Sunday, March 25, 2018

God of Abundance comes on a Palm Sunday

This sermon was preached during the Harvest Festival Celebration of the United Methodist Church in Sinamar Norte, San Mateo, Isabela.

We are celebrating Palm Sunday. We welcome the arrival of Jesus in Jerusalem. This Palm Sunday is an appropriate time to celebrate the Harvest Festival. Pero, do we only celebrate Harvest Festival if we have a good harvest? Paano kung lugi tayo? Paano kung wala tayong ipagpapasalamat? Do we need to level up our celebration.

Let us pray.

Palm Sunday is a time that we recognize Jesus as a king. As we wave the palm, we are shouting together with the crowd Hosanna. We are recognizing Jesus as king with an expectation of what he can do for us.

We read in the Gospel, the entry of Jesus in Jerusalem riding a colt and welcomed by the palms. This image reminds us that Jesus arrives as a King. What kind of king? King who will give them a better life.

The story of Palm Sunday is much like our story today. When Jesus entered Jerusalem, the people were shouting Hosanna! Hosanna! Because they are recognizing the arrival of a king. In verse 10 we read, “Blessed is the coming kingdom of our father David!” a kingdom is coming. The people are expecting a new kingdom from this coming king. With that arrival they are also expecting something from this king. What are you expecting from your king? Every election, we anticipate a new leader. We expect that leader will bring in change for the better. We expect the leader to improve our current situation. We expect them to make our life better.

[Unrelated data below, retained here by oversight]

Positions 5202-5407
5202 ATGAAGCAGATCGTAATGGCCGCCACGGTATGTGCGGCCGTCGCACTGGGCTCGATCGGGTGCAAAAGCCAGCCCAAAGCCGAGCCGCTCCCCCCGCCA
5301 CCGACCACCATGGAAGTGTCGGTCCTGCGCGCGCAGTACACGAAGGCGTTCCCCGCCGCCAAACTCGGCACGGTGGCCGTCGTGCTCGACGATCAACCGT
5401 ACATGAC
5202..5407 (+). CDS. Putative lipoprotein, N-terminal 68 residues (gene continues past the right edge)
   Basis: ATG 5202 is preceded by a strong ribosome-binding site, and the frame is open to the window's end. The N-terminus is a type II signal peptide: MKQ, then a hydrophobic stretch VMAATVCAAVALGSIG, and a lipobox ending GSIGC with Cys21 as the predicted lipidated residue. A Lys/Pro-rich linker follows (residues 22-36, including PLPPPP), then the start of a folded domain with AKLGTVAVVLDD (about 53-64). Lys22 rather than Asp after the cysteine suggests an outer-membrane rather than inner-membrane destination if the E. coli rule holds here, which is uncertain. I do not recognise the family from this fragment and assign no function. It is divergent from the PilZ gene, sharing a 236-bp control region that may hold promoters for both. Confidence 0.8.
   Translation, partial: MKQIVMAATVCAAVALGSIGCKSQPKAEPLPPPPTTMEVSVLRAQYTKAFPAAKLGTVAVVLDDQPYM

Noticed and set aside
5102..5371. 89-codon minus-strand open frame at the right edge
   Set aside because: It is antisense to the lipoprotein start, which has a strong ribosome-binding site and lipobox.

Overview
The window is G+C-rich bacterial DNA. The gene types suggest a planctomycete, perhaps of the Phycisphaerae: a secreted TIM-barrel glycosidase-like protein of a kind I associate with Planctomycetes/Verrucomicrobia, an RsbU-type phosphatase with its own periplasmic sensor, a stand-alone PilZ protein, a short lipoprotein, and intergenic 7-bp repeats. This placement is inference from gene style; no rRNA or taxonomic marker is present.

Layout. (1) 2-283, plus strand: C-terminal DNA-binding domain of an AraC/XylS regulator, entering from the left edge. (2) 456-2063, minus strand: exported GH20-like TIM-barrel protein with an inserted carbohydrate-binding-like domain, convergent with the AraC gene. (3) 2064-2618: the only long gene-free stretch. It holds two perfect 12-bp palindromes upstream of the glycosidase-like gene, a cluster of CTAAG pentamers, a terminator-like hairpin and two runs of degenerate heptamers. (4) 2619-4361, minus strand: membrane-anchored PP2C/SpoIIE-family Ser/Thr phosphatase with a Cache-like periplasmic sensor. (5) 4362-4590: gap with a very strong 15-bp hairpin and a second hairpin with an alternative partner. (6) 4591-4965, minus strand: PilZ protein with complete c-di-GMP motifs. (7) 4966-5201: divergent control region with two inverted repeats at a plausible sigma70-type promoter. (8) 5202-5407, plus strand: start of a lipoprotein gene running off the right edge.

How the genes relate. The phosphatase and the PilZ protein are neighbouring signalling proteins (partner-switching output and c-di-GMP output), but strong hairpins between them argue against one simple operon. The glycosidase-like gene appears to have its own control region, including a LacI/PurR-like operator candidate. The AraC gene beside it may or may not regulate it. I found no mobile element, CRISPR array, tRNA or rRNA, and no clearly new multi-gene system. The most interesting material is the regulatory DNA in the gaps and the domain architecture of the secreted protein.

The people are expecting deliverance from this new king. The people of Jerusalem at that time is under the oppressive rule of Rome. Most of them live a miserable life. They do not want their current living situation. Mahirap ang buhay. Kulang na ang pagkain, mahal pa ang mga bilihin. Mataas ang presyo ng pagkain pero napakamura ng benta ng palay. Walang pera ang mga tao. Walang makain ng tama. Nagkakasakit na ang mga bata. Walang pambili ng gamot. Kulang ang budget. Walang pera. Just like Jerusalem, we currently live in a broken world. A world living in scarcity. Early on we are shaped by a theology of scarcity, we need more.

The people are shouting Hosanna. Hosanna means, “save us.” The people are recognizing that there is a new king coming to save them. Save them from what? Scarcity? A life that is miserable. We want to be saved by a king from this frustrating life.

And so as we welcome this King, we expect he will turn things around from a life of scarcity to a life of abundance. That is a reason for us to celebrate. Why not.